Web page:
I wrote a blogpost about sitting in on an interview of Olivier Grisel (OG) by our own Florian Douetteau (FD) a couple weeks ago. This is the second part of that interview where they discuss tips and tricks for beginner data scientists.
Olivier Grisel (OG) works at Inria Parietal on developing scikit-learn, one of the most popular machine learning libraries for Python. He’s an expert on Machine Learning, Text Mining, and Natural Language Processing. A couple of weeks ago I got the chance to sit in on an interview of him by our very own Florian Douetteau (FD).
In the first blogpost I wrote on that conversation where they discussed scikit-learn, MLlib and what direction he thinks Big Data technologies are going. Olivier talked about how scikit-learn is evolving to compete with new libraries such as MLlib that were originally designed to work on distributed dataframes. He got into the comparative advantages of the two libraries and how scikit-learn was evolving to perform computations on data that can't be processed in one server.
Today Olivier takes it down a notch on the technical aspects and answers the questions we all have about getting started in Data Science.
Choose wisely to scale widely
FD: From the point of view of someone who is getting started in Machine Learning, wondering which framework to use and which algorithm will be able to scale up, what would you advise?
OG: A good rule is to look at the volume of data that you’ll eventually have to deal with, taking into account future growth of course. A serious machine these days has about a hundred gigaoctets of RAM. Of course the original dataset can be much larger. Once you extract features and you transform them in a numerical table, you can get a much smaller dataset; one that can be processed in-memory and that you can run predictive models on with scikit-learn. Wanting your system to be scalable doesn’t automatically mean you have to use MLlib.
The challenges of big data infrastructures
FD: For people starting to look into how to manage larger volumes of data, what would be your advice on how to get a good measure of the challenges?
OG: It is important to start by building baseline models even before you start doing Machine Learning. You can calculate averages for example. When you do those basic calculations in Spark, you can look at the pipeline and the processing times and make sure that even before you add the complexity of machine learning you’re not setting something up that will not be useful.
I also advise people to select a sample of their data that can hold in-memory and do comparative Machine Learning analyses with all available algorithms, even ones that can not always be deployed across a cluster. You have to keep in mind that MLlib limits its panel of algorithms to the ones that are scalable. That means their library today is not as rich as say R or Python packages. It is always good to subsample and come back to the world of small data to be sure that you are following the right approach.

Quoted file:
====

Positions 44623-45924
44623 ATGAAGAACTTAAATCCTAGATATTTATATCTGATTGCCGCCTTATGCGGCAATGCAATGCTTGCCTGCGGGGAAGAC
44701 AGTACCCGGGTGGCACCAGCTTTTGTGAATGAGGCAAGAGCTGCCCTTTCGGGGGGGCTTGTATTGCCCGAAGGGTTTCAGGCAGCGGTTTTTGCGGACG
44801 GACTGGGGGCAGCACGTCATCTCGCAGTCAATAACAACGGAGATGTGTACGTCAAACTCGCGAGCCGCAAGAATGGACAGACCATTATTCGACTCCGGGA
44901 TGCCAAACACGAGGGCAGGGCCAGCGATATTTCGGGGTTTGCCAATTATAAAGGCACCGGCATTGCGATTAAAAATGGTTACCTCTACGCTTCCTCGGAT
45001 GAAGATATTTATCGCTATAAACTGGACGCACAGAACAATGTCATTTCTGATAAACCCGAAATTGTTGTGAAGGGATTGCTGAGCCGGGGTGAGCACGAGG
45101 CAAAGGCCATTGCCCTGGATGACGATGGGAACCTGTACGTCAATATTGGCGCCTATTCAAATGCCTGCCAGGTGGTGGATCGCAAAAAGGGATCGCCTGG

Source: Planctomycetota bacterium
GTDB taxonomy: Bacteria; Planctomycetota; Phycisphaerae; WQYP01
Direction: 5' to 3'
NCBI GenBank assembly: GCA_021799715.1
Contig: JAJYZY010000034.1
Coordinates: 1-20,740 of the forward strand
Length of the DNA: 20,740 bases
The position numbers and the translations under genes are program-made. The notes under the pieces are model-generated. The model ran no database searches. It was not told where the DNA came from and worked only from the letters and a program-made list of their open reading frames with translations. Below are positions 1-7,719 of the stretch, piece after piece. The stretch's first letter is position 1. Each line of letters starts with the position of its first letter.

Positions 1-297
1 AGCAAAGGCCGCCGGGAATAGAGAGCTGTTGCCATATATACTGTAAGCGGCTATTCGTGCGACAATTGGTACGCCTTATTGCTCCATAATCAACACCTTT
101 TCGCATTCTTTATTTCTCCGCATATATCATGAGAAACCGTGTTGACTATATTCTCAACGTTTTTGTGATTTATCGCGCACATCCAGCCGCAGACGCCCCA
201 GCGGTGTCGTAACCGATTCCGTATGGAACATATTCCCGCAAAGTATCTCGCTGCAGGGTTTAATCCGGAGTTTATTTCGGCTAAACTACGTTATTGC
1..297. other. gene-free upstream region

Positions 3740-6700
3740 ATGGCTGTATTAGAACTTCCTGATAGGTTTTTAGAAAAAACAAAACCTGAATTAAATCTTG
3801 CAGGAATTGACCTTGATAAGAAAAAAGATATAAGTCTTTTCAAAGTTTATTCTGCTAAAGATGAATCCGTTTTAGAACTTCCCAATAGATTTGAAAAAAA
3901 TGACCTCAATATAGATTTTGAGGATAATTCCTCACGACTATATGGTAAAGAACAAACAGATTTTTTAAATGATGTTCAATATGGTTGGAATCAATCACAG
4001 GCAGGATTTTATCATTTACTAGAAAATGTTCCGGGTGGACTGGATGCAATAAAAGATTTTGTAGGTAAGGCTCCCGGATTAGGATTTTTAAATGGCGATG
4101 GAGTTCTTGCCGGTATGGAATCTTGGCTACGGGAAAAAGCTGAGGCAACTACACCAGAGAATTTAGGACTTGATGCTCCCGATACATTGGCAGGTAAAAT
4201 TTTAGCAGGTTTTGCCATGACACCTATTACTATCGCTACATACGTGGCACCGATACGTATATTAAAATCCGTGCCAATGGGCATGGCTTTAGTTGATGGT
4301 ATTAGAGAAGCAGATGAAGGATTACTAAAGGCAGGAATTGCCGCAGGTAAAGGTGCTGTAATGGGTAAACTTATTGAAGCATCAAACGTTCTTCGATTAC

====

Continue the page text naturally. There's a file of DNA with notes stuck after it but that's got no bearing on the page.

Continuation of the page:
You should also do this so you can make sure that when you add more data to your sample you are actually improving the performance of your model. That is a good thing to check.
It is also a good idea to try to replicate a working analysis pipeline from one language or framework (e.g. Python) to another (e.g. R or Scala). A tool like Data Science Studio makes it really easy to design two pipelines with different programming languages on the same data, run them in parallel and compare the results. Some operations might be more natural or more efficient to perform in some frameworks and doing such pipeline translation exercises is a quick way to build up some practical intuitions. Once your two pipelines yield consistent outputs, ask a more experimented colleague or expert friend for a quick code review. He or she might know ways to make your code more efficient or more concise and idiomatic.
FD: Can you give us an example of a large dataset that you or your team have worked on with scikit-learn?
OG: It really depends on the models that we’re working on and testing. Some models will crack after tens of thousands of samples. People in my team work with datasets that are several terabytes large. They do a lot of preprocessing and re-dimensioning on them though.
That is really something that has to be taken into account by less experimented users. If they have really large volumes of data to work on they can chose to use Spark a little bit naively. In the end this approach can end up being really inefficient. They can use several hours of CPU to do things they could have done in 5 minutes on a laptop if they had given it more thought upstream. All these new technologies can be double-edged swords.
Python vs R
FD: Do you have an answer for people beginning in Data Science and wondering which language and framework to learn?
OG: I believe you have to chose according to your own affinities as well as whether you have an expert around. You learn a lot in Data Science by communicating. If you are going to meetups or signing up to Kaggle competitions with other people, it is really important to seize that opportunity to interact with experts. Exchanging tips and tricks with them is a great way to get started.
After that it is actually fairly easy to transfer concepts from one framework to another. If you have mastered one language, the methodology is the same. That is what is most important. This is also where a tool like Data Science Studio can useful. You can use it to try out different languages and technologies in one environment. It's easier to translate an analysis from one language to another, like Python and R, when you can easily compare results.